For Labor Day: 10 Authors and Their First Jobs

These days, people rarely stick with their first jobs, and why would they? It's not like Marble Slab has a competitive pension plan. And though we tend to disparage those horrendous first outings into the world of work, they provide a vital function in catapulting those with artsier aspirations out of 9-to-5 drudgery and into a beautiful art form.

In honor of Labor Day, which is Monday, we sifted through our favorite authors to find what jobs they had before they became literary giants, the jobs that made them say "Screw this!" and pick up a pen.

10. Charles Dickens: Shoe polish label-paster Dickens was just a kid when he went to work at a boot-black warehouse to help support his family, and he found more than a little inspiration for his seminal work about the perils of child labor, Oliver Twist: One of the boys he worked with was named Bob Fagin.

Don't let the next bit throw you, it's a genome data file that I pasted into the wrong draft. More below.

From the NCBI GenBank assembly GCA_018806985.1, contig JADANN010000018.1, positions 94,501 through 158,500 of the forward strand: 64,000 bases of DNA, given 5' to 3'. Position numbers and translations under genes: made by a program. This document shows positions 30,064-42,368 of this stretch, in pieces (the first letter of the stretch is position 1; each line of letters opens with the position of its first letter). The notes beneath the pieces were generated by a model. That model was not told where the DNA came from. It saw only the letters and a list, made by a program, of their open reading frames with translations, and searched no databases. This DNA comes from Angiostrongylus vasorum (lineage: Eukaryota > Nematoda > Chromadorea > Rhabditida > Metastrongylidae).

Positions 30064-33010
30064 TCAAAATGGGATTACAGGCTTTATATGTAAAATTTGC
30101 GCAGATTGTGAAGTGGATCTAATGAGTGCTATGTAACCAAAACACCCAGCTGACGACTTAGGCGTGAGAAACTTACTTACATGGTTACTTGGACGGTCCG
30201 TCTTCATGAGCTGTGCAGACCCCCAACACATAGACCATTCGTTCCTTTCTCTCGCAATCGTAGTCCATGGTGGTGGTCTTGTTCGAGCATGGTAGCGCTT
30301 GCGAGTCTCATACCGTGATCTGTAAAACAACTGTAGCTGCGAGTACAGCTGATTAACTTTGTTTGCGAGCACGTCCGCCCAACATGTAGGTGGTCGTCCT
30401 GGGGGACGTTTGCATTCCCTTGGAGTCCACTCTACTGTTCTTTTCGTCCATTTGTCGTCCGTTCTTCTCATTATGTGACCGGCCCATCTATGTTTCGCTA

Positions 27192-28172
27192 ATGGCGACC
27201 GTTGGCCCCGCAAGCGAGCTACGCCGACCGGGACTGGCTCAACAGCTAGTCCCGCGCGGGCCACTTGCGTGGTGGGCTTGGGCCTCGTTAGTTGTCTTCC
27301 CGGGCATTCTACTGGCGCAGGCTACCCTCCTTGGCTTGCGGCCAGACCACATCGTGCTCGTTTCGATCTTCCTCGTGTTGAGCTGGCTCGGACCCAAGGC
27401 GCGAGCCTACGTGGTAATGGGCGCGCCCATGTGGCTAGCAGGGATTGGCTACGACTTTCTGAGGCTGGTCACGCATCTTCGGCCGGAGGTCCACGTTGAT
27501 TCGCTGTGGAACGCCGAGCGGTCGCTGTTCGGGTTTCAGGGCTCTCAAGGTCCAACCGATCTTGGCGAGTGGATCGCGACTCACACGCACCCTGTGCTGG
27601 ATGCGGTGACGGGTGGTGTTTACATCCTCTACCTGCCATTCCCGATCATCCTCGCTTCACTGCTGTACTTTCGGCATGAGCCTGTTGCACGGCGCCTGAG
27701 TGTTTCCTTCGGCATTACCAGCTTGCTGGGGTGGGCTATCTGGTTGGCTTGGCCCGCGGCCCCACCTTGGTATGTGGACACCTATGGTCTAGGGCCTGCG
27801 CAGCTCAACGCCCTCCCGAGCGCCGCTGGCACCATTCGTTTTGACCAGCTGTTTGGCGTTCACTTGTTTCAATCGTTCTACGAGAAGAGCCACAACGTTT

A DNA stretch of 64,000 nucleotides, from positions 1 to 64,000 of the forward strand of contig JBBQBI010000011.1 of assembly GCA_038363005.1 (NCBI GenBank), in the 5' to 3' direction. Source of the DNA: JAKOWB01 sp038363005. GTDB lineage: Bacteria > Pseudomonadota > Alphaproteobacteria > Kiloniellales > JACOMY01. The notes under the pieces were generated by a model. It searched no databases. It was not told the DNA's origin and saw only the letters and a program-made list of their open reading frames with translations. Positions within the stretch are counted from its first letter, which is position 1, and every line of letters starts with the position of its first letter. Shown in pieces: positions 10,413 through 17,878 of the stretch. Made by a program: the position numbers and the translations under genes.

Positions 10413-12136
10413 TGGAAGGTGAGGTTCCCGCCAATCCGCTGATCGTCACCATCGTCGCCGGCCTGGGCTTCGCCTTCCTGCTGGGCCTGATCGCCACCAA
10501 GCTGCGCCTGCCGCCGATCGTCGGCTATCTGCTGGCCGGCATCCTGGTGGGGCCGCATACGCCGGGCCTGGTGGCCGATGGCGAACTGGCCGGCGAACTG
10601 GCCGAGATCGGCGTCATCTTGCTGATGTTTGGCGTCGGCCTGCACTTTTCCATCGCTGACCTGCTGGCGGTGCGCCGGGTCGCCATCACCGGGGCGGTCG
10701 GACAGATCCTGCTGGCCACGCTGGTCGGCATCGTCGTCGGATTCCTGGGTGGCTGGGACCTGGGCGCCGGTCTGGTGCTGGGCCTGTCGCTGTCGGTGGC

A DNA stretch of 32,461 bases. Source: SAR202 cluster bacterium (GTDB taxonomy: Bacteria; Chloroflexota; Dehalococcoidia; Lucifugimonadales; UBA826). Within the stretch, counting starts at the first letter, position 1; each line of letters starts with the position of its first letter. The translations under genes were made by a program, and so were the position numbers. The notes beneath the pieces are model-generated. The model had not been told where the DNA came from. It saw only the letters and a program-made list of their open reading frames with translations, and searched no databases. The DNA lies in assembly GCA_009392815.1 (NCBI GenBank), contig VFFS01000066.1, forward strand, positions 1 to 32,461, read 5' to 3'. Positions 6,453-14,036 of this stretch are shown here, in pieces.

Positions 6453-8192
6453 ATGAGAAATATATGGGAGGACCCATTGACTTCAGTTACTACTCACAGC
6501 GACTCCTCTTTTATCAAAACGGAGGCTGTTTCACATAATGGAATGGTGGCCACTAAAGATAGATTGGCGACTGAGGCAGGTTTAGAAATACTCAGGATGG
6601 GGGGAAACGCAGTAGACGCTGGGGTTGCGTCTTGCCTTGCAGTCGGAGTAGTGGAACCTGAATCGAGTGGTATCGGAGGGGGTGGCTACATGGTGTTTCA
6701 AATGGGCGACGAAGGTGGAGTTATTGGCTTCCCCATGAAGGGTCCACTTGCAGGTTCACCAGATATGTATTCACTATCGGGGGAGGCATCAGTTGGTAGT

9. Harper Lee: Airline reservation clerk Lee worked for Eastern Airlines and British Overseas Airways during the '50s before penning her only novel, To Kill A Mockingbird.

8. George Orwell: Policeman Before he wrote about Thoughtcrime and Big Brother, Orwell (born Eric Blair) was out locking people up for petty crime as a member of the Indian Imperial Police in Burma. His experience here was the inspiration for the anti-Imperialist short story "Shooting an Elephant."

7. James Baldwin: Pentecostal preacher At the age of 14, James Baldwin joined the Pentecostal church and became a preacher. I don't know about you guys, but when I was 14, I could eat an entire thing of marshmallows in under a minute.

6. John le Carré: Teacher Before he joined MI5 and was led to a life of intrigue he would later write about, le Carré (born David Cornwell) was a teacher at Britain's prestigious Eton College.

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